Recruitment. Here’s to hiring the right attitude

Well g’day there!

Let me just point out that I’m not a Human Resources professional but I do deal with the symptoms of HR.

What do I mean by this?

As you already know, brand is not just what you promise in your advertising but also the way you deliver the experience. For this reason your people are pivotal to driving the brand, which means there’s a lot to consider when hiring new staff. If you’re hiring people based purely on skills, you might be missing the opportunity…

When I walk into any business, I look to see what fits the brand and what doesn’t – this includes it’s people. If it’s a client I’m working with I’ll seek to find out the reasons why people seem disengaged. I’ve worked in scores of businesses where I could easily see the person who sticks out and doesn’t want to be there or simply doesn’t fit.

A person with multiple face piercings might have lots of skills but is more suited to a vibrant edgy type of company than they would be as the concierge at Qantas Lounge. Someone who is too uptight doesn’t fit well with a company that’s meant to be young, free and on the edge. It sounds simple, yet staff are still being sourced based on their skills with ‘brand fit’ well down the tree.

For some staff, it just takes a bit of collaboration to help them find their groove. For others they just won’t ever fit. They don’t think the same, they don’t share the same values or present themselves in a way that fits the brand. Because of this disconnect, they will rarely feel purpose in what they do nor be passionately engaged in their role.

One such incident that I’m aware of nearly meant a new employee who ended up becoming a superstar for their company never made the shortlist by the outsourced HR company. Those presented as finalists for the vacant position had skills but didn’t fit well to the brand. Other than for a twist of fate, this superstar would never have been found.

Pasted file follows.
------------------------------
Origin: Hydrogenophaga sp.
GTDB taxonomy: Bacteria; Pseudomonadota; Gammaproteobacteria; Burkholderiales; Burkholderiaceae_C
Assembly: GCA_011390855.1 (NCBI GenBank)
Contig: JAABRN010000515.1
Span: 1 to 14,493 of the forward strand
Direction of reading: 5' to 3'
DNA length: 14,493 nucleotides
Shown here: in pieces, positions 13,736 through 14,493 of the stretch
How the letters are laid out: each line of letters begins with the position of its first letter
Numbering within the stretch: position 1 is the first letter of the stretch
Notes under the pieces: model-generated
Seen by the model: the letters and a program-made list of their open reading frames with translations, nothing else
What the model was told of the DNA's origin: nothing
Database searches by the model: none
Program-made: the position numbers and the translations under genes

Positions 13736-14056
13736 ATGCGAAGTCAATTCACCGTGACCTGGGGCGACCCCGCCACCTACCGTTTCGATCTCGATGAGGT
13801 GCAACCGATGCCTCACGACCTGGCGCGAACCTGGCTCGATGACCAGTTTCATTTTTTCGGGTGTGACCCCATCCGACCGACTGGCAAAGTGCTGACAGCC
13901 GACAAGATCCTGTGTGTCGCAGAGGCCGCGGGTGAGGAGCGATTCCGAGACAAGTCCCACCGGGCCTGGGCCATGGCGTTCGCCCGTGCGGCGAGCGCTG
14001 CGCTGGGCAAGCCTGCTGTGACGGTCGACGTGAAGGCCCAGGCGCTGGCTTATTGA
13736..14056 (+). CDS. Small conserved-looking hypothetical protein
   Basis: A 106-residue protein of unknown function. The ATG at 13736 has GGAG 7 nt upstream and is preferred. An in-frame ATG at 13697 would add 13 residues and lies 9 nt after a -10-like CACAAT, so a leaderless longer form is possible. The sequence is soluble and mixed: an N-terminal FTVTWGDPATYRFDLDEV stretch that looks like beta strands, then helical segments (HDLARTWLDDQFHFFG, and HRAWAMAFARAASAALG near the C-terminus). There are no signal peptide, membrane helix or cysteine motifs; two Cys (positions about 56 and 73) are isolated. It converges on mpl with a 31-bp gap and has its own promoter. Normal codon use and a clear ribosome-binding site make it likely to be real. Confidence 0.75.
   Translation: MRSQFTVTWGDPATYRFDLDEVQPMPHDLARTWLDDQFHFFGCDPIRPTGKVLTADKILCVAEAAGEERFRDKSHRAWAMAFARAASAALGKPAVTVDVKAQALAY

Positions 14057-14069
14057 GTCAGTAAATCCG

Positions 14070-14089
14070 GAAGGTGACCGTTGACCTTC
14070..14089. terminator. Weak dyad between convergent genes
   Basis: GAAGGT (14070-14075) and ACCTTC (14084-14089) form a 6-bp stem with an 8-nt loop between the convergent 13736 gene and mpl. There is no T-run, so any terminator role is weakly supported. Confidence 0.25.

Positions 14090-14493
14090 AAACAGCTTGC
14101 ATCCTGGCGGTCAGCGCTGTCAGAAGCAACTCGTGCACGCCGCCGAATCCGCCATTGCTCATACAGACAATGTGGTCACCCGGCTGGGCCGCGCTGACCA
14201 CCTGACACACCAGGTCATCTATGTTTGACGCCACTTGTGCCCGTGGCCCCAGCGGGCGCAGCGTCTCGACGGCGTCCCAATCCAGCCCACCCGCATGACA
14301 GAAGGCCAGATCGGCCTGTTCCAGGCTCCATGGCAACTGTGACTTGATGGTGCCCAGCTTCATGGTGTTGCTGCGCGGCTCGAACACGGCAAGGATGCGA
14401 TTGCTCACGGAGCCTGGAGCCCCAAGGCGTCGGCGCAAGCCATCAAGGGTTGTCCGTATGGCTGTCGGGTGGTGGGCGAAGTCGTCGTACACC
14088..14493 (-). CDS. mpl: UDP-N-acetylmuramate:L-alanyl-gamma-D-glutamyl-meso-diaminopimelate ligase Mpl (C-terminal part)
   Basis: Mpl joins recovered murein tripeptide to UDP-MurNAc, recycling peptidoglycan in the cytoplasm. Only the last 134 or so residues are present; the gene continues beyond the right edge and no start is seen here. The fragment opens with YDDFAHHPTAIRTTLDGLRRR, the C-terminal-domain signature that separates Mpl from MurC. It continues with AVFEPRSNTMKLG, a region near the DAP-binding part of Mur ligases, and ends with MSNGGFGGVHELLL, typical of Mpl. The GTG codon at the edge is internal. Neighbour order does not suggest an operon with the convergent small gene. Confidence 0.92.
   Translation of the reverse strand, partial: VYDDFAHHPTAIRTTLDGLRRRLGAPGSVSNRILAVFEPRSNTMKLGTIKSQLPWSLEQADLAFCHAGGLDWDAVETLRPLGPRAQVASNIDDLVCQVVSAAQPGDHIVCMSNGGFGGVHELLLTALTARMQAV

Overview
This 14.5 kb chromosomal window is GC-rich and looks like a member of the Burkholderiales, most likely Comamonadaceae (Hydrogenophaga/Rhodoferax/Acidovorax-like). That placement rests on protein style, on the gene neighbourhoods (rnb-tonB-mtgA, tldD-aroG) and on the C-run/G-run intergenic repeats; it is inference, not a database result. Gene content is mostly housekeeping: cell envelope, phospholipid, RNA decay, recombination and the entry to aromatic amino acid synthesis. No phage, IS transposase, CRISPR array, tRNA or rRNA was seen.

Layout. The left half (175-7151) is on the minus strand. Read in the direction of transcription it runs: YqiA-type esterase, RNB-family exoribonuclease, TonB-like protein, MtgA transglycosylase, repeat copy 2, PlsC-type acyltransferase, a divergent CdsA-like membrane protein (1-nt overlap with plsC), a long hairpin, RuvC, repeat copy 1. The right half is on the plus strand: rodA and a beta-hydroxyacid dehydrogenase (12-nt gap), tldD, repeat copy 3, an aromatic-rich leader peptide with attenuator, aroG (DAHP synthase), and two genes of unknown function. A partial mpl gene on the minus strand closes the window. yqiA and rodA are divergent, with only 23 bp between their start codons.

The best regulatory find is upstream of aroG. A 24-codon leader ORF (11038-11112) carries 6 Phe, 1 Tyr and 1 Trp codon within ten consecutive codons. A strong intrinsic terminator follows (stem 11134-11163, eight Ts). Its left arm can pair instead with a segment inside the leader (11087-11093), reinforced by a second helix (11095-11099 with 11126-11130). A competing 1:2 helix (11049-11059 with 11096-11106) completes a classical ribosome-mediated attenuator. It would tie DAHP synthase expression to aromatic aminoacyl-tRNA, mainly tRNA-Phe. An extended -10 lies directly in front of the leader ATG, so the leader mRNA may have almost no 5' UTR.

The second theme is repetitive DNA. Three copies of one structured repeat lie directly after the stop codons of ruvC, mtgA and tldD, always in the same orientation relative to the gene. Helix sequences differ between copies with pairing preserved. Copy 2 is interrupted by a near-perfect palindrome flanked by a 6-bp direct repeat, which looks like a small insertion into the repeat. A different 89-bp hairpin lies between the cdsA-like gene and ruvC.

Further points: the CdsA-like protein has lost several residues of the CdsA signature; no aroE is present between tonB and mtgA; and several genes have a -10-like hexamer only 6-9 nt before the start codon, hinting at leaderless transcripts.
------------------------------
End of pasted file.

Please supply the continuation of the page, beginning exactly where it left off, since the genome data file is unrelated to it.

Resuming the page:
So how do we stop this before it happens?


1. Human resources and employment agencies should consider more than just skills as a qualifier. Many don’t, so ensure they are proactively interested in your company’s values, the ‘bigger picture’ purpose of the role and the personality of your brand. If they aren’t proactive in asking this, they probably don’t understand it.


2. The brand foundations should be clearly conveyed in the position vacant ad and articulated to ensure you get interest from the people who relate to what you do.


3. Ensure your HR department or HR company is fully aware of the attitude you seek to fit your brand.


4. During the interview process ask how much the candidate knows about your company, this will show their natural level of interest.


5. Ensure the criteria includes skills, strengths and personality traits. Maybe even ask them what kind of car they drive. 


6. The ad must be written in such a way that it’s a promotion for your brand as well. There are some things that should be kept private like ‘be a persuasive seller’. If the customer wouldn’t like it, then don’t put it in there!


7. Learn more about what your small business may need to change to ensure your brand message is on point in all facets of your business, download our free eBook ‘ 10 things small business must STOP doing NOW ‘.

The Point:

150902_Blog_recruitmentIt takes more than just qualifications to find a good employee. Hiring the right attitude will mean they’ll be keen to learn any skills they don’t already have because they’re passionately engaged in adding value to your organisation. If you don’t get this right it doesn’t matter how well you promote the brand, your team will never naturally deliver it.
And just for something extra, see how Atlassian use their brand values to hire the right people based the fundamental base attributes of how those people see the world…






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